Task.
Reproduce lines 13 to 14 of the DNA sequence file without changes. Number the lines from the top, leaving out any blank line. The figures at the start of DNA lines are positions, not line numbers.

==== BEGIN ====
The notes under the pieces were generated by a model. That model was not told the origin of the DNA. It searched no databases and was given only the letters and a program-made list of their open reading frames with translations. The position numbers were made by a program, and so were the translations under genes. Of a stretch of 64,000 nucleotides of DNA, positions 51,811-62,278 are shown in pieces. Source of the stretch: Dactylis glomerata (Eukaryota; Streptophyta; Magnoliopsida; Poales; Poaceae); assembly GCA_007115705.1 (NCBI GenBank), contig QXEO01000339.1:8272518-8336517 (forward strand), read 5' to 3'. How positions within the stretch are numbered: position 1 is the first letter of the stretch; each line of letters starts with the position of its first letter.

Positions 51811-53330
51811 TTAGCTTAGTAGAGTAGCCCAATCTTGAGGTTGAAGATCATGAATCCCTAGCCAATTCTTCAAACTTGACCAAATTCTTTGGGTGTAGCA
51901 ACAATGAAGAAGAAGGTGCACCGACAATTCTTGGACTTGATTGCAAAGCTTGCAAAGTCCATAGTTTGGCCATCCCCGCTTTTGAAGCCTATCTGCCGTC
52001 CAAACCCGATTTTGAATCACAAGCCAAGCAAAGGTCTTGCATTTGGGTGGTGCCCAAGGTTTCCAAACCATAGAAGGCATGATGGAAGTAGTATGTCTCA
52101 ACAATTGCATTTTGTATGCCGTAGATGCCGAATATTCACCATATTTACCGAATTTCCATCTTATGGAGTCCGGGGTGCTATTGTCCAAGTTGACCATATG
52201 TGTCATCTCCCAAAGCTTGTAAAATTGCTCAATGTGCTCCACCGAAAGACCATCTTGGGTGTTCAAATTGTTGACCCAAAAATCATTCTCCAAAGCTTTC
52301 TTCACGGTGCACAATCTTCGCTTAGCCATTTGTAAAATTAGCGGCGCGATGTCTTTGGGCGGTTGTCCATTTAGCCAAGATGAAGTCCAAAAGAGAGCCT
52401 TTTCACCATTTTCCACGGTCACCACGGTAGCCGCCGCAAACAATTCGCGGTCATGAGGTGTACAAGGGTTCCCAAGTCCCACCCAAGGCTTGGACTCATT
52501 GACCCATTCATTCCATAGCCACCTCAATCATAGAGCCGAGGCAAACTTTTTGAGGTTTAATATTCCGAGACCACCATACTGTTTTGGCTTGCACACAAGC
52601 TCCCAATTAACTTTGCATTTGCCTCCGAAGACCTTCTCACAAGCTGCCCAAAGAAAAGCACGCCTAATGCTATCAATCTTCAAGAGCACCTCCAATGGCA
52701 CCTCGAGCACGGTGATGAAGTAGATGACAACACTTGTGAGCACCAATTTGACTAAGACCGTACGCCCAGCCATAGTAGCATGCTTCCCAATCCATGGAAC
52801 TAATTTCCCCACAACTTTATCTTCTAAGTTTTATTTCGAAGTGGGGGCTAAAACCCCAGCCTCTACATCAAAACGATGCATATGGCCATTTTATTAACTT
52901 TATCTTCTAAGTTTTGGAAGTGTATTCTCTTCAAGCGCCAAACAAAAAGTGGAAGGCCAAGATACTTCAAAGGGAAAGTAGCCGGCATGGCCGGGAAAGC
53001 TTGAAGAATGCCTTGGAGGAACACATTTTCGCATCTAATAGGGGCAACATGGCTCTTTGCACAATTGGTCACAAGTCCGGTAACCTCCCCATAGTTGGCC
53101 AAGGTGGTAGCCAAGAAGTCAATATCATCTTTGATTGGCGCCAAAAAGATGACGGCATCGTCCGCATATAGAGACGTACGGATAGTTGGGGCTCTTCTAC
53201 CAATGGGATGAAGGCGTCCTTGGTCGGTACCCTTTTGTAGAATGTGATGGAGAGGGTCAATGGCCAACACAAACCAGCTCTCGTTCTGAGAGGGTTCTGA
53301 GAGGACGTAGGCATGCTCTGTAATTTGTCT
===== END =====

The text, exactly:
52801 TAATTTCCCCACAACTTTATCTTCTAAGTTTTATTTCGAAGTGGGGGCTAAAACCCCAGCCTCTACATCAAAACGATGCATATGGCCATTTTATTAACTT
52901 TATCTTCTAAGTTTTGGAAGTGTATTCTCTTCAAGCGCCAAACAAAAAGTGGAAGGCCAAGATACTTCAAAGGGAAAGTAGCCGGCATGGCCGGGAAAGC